Main content area

The application of a modified procedure in nitrogen transformation studies in forest soils

Lunt, H.A.
Agronomy journal 1935 v.27 no.5 pp. 346-355
forest soils, nitrification, incubation, temperature, sampling, environmental factors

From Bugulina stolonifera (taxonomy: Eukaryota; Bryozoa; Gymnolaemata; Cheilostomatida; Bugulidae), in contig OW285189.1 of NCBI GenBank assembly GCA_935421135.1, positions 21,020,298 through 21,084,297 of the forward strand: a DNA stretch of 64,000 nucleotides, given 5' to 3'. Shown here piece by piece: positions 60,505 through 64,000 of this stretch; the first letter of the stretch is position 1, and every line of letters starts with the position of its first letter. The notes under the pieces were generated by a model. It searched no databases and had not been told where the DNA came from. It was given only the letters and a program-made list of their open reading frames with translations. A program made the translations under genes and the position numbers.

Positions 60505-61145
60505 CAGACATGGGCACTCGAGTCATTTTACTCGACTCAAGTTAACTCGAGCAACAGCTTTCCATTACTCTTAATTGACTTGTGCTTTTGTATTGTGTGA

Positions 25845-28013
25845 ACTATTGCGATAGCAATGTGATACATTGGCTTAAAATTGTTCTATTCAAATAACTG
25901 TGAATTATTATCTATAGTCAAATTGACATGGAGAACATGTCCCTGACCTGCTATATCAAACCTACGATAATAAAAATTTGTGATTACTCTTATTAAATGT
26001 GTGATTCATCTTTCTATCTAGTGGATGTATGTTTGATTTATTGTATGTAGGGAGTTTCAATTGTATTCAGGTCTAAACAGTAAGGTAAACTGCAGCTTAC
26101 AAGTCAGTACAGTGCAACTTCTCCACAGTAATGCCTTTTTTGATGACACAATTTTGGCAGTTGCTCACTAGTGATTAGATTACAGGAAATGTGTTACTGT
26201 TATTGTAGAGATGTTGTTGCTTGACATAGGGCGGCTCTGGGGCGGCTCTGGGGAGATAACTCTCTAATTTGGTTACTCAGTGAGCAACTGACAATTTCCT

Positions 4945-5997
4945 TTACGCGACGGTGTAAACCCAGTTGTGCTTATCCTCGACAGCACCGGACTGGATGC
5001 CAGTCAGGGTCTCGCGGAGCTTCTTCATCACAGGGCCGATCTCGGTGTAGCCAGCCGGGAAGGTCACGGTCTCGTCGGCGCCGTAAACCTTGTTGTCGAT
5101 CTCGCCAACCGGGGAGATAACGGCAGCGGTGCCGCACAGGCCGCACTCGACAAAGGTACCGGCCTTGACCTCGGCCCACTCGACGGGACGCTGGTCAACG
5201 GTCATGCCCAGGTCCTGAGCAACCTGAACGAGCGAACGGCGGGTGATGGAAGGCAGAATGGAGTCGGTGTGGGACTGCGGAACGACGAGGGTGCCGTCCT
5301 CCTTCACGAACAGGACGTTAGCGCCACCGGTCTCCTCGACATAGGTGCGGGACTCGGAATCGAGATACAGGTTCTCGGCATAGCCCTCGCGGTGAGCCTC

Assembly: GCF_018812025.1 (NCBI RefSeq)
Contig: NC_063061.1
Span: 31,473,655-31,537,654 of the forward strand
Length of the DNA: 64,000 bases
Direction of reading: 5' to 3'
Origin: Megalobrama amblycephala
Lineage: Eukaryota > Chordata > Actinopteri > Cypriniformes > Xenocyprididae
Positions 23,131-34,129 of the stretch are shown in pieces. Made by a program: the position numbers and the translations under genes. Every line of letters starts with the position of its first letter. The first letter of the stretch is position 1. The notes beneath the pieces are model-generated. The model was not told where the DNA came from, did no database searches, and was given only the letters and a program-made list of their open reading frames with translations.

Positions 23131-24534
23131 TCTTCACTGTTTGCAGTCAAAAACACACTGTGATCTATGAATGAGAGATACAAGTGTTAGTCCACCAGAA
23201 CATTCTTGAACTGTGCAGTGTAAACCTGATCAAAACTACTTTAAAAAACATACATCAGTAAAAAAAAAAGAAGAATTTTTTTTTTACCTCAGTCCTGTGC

A modification in the procedure for sampling and incubating soils is proposed for use primarily in forest soil studies. The essential features of this new procedure are (a) sampling about May 1 with a soil cylinder or tube which cuts out a core of the upper 6 or 8 inches with very little disturbance and (b) incubating this sample out of doors subject to the natural temperature changes but not exposed to the direct sunlight. Glass containers were the most satisfactory. Cardboard, whether paraffined or not, greatly interfered with the accumulation of soluble nitrogen and should not be used. The results of studies carried on with samples from a rather wide range of forest conditions may be generalized as follows: 1. The mull types found in fast-growing hardwood stands nitrify to a considerable degree with the formation of only a relatively small amount of ammonia. 2. The greatest ammonia accumulation occurred in the thick duff found in mature hemlock-hardwood and mature white pine stands. 3. Lime stimulated nitrification in the soil from a white pine plantation but had little effect in a red pine plantation. 4. Soil from a locust stand nitrified to a marked degree and was in extreme contrast in this respect to a young red pine plantation adjoining. Growth of the red pine trees is directly correlated with the nitrifying capacity of the soil. 5. In general, there is an inverse relation between ammonia accumulation and initial acidity and a direct relation between nitrate accumulation and initial acidity. The change in reaction during the incubation period was toward a lesser acidity where ammonification was greatest and toward a stronger acidity where nitrification was greatest. 6. There was no correlation between nitrogen transformation and the amount of other soil constituents as determined by the spot plate method. 7. The procedure followed has proved satisfactory and the results obtained are believed to be more nearly in keeping with nitrogen changes in the natural forest soil than are those obtained under artificial optimum conditions.